Paratroopers proved their tactical prowess and combat acumen during a demanding field exercise conducted late February and early March on Fort Bragg, North Carolina.
Paratroopers from the 3rd Brigade Combat Team, 82nd Airborne Division proved their ability to synchronize a multitude of lethal assets and Mission Command elements during the brigade’s Combined Arms Live Fire Exercise from February 18, 2019 to March 5, 2019.
CSM Burgoyne and I are deeply troubled by recent reports of sub-standard living conditions experienced by some of our All American family members living in on-post privatized housing and barracks. At the Fort Bragg Town Hall yesterday we heard from many family members about the issues they have been facing with housing conditions. The current situation is simply unacceptable.
The entire Division chain of command will act immediately to help the installation and Army restore accountability and trust. There is a real opportunity here to resolve some of Fort Bragg’s long-standing housing and barracks challenges.
Our first step is to develop an accurate picture of the specific housing and barracks concerns facing you and your Families. There will be no reprisals for reporting – not from the Army nor our privatized housing partner: Corvias. I’ve directed the chain of command to lead the assessment. Similar to the effort after Hurricane Florence, each barracks room in the Division footprint will be re-inspected by a senior leader. This will enable the Division leadership to capture an accurate picture of the issues facing our formation. At the same time Paratroopers will have the opportunity to identify and report any issues that have not been resolved or have recently occurred.
I’ve also asked the chain of command to reach out to Paratroopers and their Families living on-post to offer a command visit. Our leaders’ involvement will help cut through bureaucracy and will bring better visibility to the housing problems. This is not mandatory — all visits will be coordinated and conducted by invitation only. There is truly no pressure to participate, but we welcome your participation as it will help us in our understanding of the scope and scale of the problem.
In any situation where life, health and safety issues exist, the chain of command will ensure that conditions are immediately remediated. If a life, health, or safety issue cannot be immediately resolved, the chain of command will work with the Paratrooper, Family, Corvias, and the installation to provide an alternative housing arrangement.
This will be a long process, but we are committed to improving the housing and quality of life for all. The Division’s number one priority remains the readiness and welfare of its Paratroopers and Families.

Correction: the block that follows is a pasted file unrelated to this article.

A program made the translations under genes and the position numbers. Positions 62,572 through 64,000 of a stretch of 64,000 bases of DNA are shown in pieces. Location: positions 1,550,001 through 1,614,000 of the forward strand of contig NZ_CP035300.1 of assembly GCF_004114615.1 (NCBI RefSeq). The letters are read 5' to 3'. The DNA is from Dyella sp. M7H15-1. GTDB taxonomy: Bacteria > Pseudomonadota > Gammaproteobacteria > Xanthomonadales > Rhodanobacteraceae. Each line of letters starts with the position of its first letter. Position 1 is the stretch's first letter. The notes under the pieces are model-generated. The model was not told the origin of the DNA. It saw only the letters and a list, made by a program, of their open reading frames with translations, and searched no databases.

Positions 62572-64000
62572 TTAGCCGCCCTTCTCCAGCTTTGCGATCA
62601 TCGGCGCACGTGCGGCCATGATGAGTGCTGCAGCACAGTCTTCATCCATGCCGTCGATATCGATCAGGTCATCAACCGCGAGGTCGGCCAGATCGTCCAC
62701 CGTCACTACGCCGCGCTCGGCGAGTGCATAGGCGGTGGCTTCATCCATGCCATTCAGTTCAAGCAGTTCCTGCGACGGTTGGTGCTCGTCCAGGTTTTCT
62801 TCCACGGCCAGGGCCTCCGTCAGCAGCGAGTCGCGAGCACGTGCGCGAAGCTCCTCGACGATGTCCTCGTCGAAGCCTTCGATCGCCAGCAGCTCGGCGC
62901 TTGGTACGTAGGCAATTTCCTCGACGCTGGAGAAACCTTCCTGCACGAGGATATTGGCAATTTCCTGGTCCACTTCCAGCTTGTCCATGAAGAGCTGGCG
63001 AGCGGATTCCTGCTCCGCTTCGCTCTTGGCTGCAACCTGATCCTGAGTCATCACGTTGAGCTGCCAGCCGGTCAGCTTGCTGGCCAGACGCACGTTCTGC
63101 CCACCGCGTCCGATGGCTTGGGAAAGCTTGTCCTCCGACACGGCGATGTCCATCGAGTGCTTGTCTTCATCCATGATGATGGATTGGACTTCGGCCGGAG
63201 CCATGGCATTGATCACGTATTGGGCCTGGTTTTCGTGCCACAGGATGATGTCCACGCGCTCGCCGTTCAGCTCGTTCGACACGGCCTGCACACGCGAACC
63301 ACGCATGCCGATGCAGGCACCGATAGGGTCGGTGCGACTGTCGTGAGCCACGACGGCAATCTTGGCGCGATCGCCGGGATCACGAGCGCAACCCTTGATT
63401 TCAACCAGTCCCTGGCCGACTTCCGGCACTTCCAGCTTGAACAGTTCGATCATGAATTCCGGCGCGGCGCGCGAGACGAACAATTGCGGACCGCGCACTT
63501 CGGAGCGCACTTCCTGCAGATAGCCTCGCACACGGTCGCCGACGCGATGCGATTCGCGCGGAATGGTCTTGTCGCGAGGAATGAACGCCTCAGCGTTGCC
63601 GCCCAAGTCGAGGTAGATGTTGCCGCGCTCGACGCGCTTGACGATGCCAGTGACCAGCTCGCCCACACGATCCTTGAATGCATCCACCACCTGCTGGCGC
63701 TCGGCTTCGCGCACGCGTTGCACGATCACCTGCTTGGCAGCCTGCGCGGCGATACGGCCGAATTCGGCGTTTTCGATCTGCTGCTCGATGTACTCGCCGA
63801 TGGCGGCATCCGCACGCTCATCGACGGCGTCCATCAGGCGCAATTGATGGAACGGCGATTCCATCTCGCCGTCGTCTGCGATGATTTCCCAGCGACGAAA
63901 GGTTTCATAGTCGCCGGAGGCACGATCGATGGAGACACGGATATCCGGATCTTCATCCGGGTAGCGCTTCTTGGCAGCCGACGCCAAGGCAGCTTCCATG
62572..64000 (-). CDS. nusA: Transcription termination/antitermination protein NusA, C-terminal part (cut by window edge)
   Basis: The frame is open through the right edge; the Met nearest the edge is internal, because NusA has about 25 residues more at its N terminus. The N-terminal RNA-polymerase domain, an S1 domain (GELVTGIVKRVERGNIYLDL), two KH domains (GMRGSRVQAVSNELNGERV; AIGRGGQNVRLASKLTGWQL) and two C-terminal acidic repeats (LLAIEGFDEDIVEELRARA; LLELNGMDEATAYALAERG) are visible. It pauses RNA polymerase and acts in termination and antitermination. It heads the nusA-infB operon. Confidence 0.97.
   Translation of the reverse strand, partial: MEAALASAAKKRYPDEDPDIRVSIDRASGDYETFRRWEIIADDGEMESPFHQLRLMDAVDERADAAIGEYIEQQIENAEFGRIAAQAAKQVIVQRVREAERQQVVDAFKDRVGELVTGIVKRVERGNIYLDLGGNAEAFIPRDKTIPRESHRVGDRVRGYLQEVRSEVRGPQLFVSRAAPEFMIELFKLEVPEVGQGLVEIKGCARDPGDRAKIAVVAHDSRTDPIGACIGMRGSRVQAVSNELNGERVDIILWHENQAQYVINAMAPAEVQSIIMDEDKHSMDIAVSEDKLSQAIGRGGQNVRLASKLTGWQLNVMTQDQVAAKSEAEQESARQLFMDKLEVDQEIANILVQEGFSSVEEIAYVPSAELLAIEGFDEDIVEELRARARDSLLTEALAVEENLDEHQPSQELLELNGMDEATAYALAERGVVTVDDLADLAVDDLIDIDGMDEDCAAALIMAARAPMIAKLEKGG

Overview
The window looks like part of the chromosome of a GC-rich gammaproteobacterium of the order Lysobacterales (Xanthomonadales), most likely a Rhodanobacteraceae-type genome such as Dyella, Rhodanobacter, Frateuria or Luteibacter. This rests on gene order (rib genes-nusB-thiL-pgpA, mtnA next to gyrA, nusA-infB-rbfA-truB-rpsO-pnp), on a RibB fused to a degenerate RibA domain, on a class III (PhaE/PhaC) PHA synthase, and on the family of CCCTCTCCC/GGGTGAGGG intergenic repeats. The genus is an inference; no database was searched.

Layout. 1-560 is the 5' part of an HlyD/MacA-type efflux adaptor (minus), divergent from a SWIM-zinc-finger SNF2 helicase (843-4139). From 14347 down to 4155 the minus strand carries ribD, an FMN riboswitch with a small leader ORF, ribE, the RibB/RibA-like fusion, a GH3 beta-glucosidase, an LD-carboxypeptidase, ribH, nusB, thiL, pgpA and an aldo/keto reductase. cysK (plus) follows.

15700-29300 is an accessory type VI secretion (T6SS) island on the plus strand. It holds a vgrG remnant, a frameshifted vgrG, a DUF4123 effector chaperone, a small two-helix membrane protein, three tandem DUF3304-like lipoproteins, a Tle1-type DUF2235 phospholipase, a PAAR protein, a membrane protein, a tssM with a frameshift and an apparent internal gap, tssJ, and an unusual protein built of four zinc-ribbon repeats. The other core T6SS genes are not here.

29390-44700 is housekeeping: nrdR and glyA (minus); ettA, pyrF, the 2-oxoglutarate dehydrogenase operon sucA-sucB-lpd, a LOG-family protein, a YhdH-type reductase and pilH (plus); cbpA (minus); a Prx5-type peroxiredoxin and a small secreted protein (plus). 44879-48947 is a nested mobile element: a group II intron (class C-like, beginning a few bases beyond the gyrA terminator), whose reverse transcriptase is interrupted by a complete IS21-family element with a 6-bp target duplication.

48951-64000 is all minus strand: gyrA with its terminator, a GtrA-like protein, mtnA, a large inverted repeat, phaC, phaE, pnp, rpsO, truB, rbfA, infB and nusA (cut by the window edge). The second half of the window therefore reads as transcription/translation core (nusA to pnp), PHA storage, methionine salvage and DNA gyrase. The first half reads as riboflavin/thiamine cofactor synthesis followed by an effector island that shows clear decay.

“There was a terrible explosion. Twigs flew through the air, pine needles began to fall, dead branches and dust, and dead logs went up” said Richard Barnhouse to Oregon’s Mail Tribune, describing the detonation of a Japanese bomb.
However, Barnhouse not talking about combat in the Pacific Theater; World War II Japan was attacking the United States.
The Japanese fire balloon campaign, known as Fu-Go, involved hydrogen-filled balloons carried across the ocean by the Jet Stream to the US’ West Coast, where they would drop their payload of explosives.
The men of the 555th Parachute Infantry Regiment answered the nation’s call to fight back. Never reaching the necessary manning to fight in the European Theater, the 555th PIR received orders on May 5th, 1945 to report to Oregon and be assigned to the 9th Services Command.
Their primary mission; recovery and destruction of Japanese balloon-bombs; firefighting was their secondary mission according to a report published by the U.S. Army War College.
Arriving at Pendleton Field, Oregon a week later, the men of the 555th PIR conducted more training in land navigation, medical aid and physical endurance while waiting for their equipment to arrive.
Even there, the all African American unit faced discrimination much like that of the deep South when training at Fort Benning. The paratroopers found it difficult to buy a drink or a meal in the town of Pendleton and the commander of the base did not want them mixing with the base’s population. Undaunted, the paratroopers continued taking pride in their skills and staged demonstration jumps for local civilians.
By that time, however, the Fu-Go campaign was tapering off, the Japanese reportedly having used it as an effort to improve morale among factory workers, telling them the balloons were causing havoc in Los Angeles or Seattle.
They soon received training by the U.S. Forest Service to parachute into heavily wooded areas and fight fires caused by the Fu-Go balloons, careless campers and lightning. Specially equipped and trained, the “Triple Nickle” paratroopers became the forefathers of modern-day Smokejumpers.
Based at Pendleton Field, Oregon with a detachment at Chico, the 555th PIR responded to 36 fire calls, making more than 1,200 individual jumps.
More than thirty paratroopers sustained injuries ranging from cuts and bruises to broken legs and even crushed chests. Tragically, Malvin L. Brown, a medic assigned to Headquarters Company, died August 6, 1945 after falling while trying to descend from a tree.
While at Camp Pendleton, the 555th PIR would establish another historic landmark. On July 25, 1945, fifty-four men conducted a full combat-equipment jump with live ammunition. After their initial assault on their objective, they marked it and called in Naval aircraft piloted by trainees to bomb and strafe it. This marked the first time African-American paratroopers to conduct a joint operation with the Navy.
Even with the accomplishment of these tremendous feats, their most important footsteps were yet to come.